The political philosopher Michael Oakeshott coined the term “imitation states” to describe the incomplete nation-building of many newly formed countries in the postcolonial world. Riven by ethnic, social, and economic fissures, these states struggled to establish themselves in a decolonized world. Developing this line of thought, Elie Kedourie, Oakeshott’s colleague at the London School of Economics, argued that leaders of imitation states “labor under strong feelings of insecurity generated by their lack of legitimacy. The product of fake elections or military coup d’‚tat, their unrestrained power does not rest on the loyalty of those whom they rule.” Going one step further, this same insecurity can also inspire regional institutions that are essentially rhetorical shells that give form but no substance to domestic and international arrangements.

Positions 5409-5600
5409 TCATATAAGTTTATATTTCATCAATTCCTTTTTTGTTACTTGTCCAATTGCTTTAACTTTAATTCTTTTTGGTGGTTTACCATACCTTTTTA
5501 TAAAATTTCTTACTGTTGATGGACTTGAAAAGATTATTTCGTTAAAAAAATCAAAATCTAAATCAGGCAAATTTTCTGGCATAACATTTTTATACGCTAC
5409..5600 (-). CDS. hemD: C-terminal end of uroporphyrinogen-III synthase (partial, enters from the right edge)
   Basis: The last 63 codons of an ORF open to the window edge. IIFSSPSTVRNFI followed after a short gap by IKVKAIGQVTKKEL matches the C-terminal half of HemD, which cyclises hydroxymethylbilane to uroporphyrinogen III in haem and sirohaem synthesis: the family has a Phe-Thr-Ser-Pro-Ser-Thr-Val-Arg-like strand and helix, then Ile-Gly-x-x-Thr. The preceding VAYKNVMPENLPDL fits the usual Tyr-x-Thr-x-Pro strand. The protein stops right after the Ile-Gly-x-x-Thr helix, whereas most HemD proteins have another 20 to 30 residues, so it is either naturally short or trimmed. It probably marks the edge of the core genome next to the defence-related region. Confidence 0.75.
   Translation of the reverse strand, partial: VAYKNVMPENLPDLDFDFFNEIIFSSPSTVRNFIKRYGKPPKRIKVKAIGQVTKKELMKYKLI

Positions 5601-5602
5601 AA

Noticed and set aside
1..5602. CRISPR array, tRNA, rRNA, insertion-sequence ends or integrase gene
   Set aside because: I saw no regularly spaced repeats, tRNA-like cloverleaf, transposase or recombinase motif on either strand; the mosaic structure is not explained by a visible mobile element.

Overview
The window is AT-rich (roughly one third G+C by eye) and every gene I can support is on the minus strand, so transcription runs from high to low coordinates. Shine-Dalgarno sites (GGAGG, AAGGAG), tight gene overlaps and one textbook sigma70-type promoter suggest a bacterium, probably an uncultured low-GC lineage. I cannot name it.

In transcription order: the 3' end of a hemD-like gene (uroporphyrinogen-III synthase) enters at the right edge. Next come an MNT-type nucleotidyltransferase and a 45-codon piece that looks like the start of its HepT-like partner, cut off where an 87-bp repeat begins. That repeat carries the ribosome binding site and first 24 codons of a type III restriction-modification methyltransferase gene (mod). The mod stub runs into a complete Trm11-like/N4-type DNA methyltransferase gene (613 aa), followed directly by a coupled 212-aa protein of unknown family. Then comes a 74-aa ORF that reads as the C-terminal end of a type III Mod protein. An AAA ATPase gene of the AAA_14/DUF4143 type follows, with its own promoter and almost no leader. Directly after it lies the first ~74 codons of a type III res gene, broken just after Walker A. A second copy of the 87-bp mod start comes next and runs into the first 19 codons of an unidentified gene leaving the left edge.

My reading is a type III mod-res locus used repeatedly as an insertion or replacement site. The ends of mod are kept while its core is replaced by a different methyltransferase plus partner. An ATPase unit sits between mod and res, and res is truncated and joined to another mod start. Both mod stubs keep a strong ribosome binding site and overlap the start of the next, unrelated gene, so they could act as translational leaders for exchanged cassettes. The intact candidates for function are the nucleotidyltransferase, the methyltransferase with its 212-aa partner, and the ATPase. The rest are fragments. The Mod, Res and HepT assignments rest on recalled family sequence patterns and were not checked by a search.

That, sad to say, is the case with the much-vaunted Association of Southeast Asian Nations (ASEAN), a case study of what we may term an imitation community. For much of the 1990s, political scientists extolled ASEAN for its successful management of regional affairs, maintaining that ASEAN had done much to promote the stability that underpinned the impressive economic growth rates in the region from the 1970s until the Asian financial crisis of 1997/98.